What is this family?
Solanaceae Tomato/potato/eggplant family

- 5-merous
- 5 stames that are sometimes closely appressed.
- Odorus (tomato like or strong rank odor)
What is this family?

-Usually strong sweet ginger-like odor
- Large leaved monocots
- 2-ranked leaves as in picture above
- Usually glabrous (no hair)
- Large elliptical leaves usually
What family is this?
Apocynaceae (Dogbane/Milkweed) Family

- COPIOUS white Latex
- Five-merous flowers
- Simple, opposite leaves
- Habit highly variable: herbs to trees, some vines and lianas too.
What is this family?
Describe the Boraginaceae family
-Mostly herbaceous but there are a few important woody tree and shrub genera in the tropics
-Leaves simple and alternate
-Stiff pubescent leaves with entire margins
-Distinctive dichotomous branching style of main tree genus (Cordia)
What are the general characteristics of the fabaceae family?
What are the three subfamilies?
-Mostly compound (usually (bi)pinnately)
-Leaflets entire/alternate
-Petioles and petiolules with well-differentiated cylindrical swollen pulvini
-The three subfamilies are:
3) Mimosoideae
Describe the Faboideae subfamily
-Typical sweet-pea flower with 2 fused keel petals, 2 wings petals and 1 banner petal
-Leaves usually odd-pinate or trifoliate= 3 leaflets
Describe the three genus!!
1) Erythrina: Distinctive genus w/ trifoliate leaves. Trunks sometimes with armature of prickles.
2) Gliricidia sepium: has fleshy rhombic leaflets with chemical-like odor and blue-green color
3)Dipteryx panamensis: Common, one-seeded fruit eaten by macaws and other critters
Describe Caesalpinioideae
-Flower generally NOT pea-like; open w/ 2 keel petals, 2 wing petals and 1 banner petal which is INNERMOST unlike Faboideae
-Leaves are usually EVEN-pinnate
Describe the THREE genera:
1) Bauhinia: Unique in bifid (or cleft) leaves resembling a cow's hoof. Some species are lianas while others are shrubs.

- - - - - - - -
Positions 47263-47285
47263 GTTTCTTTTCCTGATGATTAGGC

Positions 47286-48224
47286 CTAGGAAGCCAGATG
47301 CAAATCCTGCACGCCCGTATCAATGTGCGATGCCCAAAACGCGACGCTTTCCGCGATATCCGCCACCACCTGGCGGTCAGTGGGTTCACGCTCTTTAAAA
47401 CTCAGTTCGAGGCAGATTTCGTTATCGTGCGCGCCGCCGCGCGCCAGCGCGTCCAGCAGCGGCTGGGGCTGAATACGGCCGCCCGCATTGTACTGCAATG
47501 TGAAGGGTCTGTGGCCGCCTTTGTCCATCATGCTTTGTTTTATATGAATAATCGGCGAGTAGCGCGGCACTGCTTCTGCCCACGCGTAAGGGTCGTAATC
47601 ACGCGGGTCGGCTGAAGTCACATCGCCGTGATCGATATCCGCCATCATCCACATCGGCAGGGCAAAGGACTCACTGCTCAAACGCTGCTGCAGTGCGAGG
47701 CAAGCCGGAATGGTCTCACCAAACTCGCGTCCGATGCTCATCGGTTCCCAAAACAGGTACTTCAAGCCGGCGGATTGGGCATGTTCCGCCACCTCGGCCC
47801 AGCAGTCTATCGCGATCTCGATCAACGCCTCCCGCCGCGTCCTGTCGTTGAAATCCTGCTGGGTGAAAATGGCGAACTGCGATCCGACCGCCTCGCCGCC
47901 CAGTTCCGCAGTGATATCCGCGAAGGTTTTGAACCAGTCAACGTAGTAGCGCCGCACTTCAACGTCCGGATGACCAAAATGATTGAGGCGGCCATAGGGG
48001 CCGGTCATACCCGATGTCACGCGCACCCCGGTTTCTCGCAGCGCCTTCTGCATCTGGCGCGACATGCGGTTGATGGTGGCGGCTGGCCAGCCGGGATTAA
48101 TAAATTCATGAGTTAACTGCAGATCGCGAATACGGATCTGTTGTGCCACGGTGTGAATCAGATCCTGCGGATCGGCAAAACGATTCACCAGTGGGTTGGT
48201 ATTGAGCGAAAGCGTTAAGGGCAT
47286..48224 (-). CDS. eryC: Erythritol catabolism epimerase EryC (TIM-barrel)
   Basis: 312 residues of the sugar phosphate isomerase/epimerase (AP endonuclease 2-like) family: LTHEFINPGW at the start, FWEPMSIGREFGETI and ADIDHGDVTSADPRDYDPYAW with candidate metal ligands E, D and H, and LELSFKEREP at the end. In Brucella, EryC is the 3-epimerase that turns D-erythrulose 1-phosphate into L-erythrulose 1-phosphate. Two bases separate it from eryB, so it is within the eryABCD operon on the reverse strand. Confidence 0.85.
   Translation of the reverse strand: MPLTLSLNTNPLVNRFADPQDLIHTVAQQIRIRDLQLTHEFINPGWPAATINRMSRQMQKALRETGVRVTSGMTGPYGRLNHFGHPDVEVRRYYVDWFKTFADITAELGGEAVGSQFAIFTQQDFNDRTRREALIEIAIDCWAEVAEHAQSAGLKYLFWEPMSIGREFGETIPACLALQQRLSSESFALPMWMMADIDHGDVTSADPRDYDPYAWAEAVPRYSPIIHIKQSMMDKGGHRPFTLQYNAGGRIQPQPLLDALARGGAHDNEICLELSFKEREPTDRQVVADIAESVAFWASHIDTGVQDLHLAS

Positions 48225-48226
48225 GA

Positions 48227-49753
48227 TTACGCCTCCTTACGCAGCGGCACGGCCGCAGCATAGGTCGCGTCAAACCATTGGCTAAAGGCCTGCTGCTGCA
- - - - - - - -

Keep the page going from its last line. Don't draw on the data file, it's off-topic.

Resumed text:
2) Caesalpinia:Spiny, yellow, showy flowers
3)Hymenaea: Weird tree with bifoliate leaves making it easy to pick out; bole smooth and grey
4)Parkinsonia: Shrubby tree species that is often spiny, with tiny almost vestigial leaflets and green photosynthetic rachis; growth form resembling a willow
-Flowers distinctive with many long stamens
-Infloresence looks like a barber's shaving brush for putting on shaving cream (think old school)
-Leaves generally bipinnately compound
INGA Spp.= Once-pinnate leaves ,glands between the leaflet pairs and a rachis which is often winged.
PENTACLETHRA MACROLOBA!!!!= Bipinnately compound leaves, lacking petiolar glands.
-Leaves simple alternate
-Plants usually have a mucilagenous sap
-Palmately veined leaves
-Sometimes palmately lobed leaves
-Margins entire or toothed
-Leaves usually palmately veined with STELLATE TRICHOME HAIRS
-FLOWERS are DIAGNOSTIC: 5-merous with stamens fused into a TUBE
-Stigmas emerge from center of tube and are usually swollen
1) Hibiscus: Shrubs with large flowers, serrate leaves and palmate venation
2)Malvaviscus: Similar to Hibiscus but has bright red flowers that are rolled into a tube
3) Sida: Common large and weedy genus found in disturbed habitats (esp. pastures, etc.). Leaves not palmately veined, serrate, yellow flowers
Describe Tiliaceae
-Structurally similar to Malvaceae since they are now all Malvaceae
-Alternate leaves with stellate trichomes, almost always has serrate leaves, generally 3-veined at base
1) Luehea: Asymmetric serrate pentagonal shaped leaf w/ palmate venation. Underside of leaves tan brown.
2) Apeiba: Classic leaves with large fruit w/ armature of 'spines'